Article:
2021 Best 40-Under-40 MBA Professors: Richard Gardner, University of Nevada Las Vegas

Richard Gardner is a 40 Under 40 professor. Courtesy photo

Richard Gardner

Assistant Professor

University of Nevada, Las Vegas

Richard Gardner hits the exact balance of strong and impactful research and teaching prowess and student popularity that we set out to recognize with this award. With more than 1,100 Google Scholar citations, Gardner, who is a management and leadership professor at the University of Nevada, Las Vegas is one of the more accomplished professors to make this year’s list.

“Among other things, I am researching the topic of Impostor Phenomenon—which is the feeling of not belonging despite demonstrating capabilities and achievements that merit acceptance,” Gardner says of his research. “This is a concept that has been around in some of the psychology literature for a while but has only recently been investigated in the management literature. In researching the impostor phenomenon, it has been fascinating to learn how debilitating it can be for people who really are not impostors.”

Gardner becomes the first professor from the University of Nevada, Las Vegas to make our Best 40 Under 40 MBA Professors list.

Current age: 39

At current institution since what year? 2015

Education: Ph.D. in Management from Texas A&M University. Master of Public Administration and B.S. in Business Management, both at Brigham Young University.

List of MBA courses you currently teach: MBA 763 – Leadership, Teams, and Individuals


I knew I wanted to be a business school professor when… I was completing my undergraduate majoring in business and a minor in statistics. I really liked both subjects and tried to find a profession that would fit those interests. A business school professor fit extremely well!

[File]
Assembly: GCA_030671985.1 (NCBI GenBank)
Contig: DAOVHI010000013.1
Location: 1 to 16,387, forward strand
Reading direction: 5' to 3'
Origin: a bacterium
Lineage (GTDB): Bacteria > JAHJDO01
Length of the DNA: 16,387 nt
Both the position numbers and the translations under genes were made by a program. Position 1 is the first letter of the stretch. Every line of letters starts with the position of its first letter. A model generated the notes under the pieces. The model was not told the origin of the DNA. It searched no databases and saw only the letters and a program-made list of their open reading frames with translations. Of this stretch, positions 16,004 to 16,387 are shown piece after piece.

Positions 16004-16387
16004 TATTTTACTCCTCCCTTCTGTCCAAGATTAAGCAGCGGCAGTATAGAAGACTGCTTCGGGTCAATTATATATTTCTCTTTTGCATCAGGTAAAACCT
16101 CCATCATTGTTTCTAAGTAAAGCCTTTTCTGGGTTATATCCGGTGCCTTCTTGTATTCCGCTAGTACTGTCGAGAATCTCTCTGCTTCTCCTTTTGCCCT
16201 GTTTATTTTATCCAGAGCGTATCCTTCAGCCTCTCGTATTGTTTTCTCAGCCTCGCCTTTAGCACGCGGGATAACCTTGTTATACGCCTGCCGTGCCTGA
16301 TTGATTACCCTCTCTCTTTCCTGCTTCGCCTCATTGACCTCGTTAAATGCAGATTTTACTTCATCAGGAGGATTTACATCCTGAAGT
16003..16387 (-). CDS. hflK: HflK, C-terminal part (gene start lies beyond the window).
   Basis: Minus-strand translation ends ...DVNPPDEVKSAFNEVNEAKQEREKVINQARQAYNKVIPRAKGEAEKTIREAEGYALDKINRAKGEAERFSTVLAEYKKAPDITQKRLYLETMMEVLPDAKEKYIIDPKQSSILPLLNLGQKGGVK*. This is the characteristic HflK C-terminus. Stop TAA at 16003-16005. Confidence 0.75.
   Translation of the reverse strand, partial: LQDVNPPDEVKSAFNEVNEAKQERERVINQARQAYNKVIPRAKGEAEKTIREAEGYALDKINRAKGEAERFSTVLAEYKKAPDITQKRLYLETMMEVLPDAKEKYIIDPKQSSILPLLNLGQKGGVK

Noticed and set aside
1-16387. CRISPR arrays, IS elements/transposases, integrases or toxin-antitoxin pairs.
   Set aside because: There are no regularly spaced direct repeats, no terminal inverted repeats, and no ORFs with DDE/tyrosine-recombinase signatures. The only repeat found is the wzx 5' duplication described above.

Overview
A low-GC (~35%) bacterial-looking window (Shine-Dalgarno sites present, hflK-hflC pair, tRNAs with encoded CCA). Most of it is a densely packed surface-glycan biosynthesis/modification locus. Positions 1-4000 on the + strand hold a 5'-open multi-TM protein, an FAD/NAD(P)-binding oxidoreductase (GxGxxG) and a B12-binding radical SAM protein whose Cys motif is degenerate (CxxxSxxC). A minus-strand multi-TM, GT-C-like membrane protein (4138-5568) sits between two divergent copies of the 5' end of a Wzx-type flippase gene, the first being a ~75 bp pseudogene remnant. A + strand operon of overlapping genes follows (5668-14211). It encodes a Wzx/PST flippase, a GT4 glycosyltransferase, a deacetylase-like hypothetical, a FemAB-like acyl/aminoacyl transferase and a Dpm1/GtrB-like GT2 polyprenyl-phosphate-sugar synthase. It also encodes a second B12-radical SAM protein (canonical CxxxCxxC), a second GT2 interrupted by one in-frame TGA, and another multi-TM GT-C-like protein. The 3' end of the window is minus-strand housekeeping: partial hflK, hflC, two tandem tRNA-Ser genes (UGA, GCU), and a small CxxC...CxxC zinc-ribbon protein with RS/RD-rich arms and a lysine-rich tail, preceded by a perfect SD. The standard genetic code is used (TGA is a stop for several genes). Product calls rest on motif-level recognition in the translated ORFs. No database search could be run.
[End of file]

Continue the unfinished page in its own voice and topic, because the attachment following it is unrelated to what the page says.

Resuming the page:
What are you currently researching and what is the most significant discovery you’ve made from it?

Among other things, I am researching the topic of Impostor Phenomenon—which is the feeling of not belonging despite demonstrating capabilities and achievements that merit acceptance. This is a concept that has been around in some of the psychology literature for awhile but has only recently been investigated in the management literature. In researching the impostor phenomenon, it has been fascinating to learn how debilitating it can be for people who really are not impostors. The coping mechanisms to these internal feelings are also intriguing, such as who you reach out to for support. I hope to uncover useful tools that organizations can use to mitigate some of the negative effects of the impostor phenomenon.

If I weren’t a business school professor… I’d probably be working in HR someplace or I’d probably try to find a job with something that could get me outside, such as working for the Forest Service.

What do you think makes you stand out as a professor?

I try to take the perspective of being a student in one of my classes and think of the things I would like and would not like. When I start to see students check out during class, and I inevitably do, I take it as a cue that I need to make class more engaging somehow.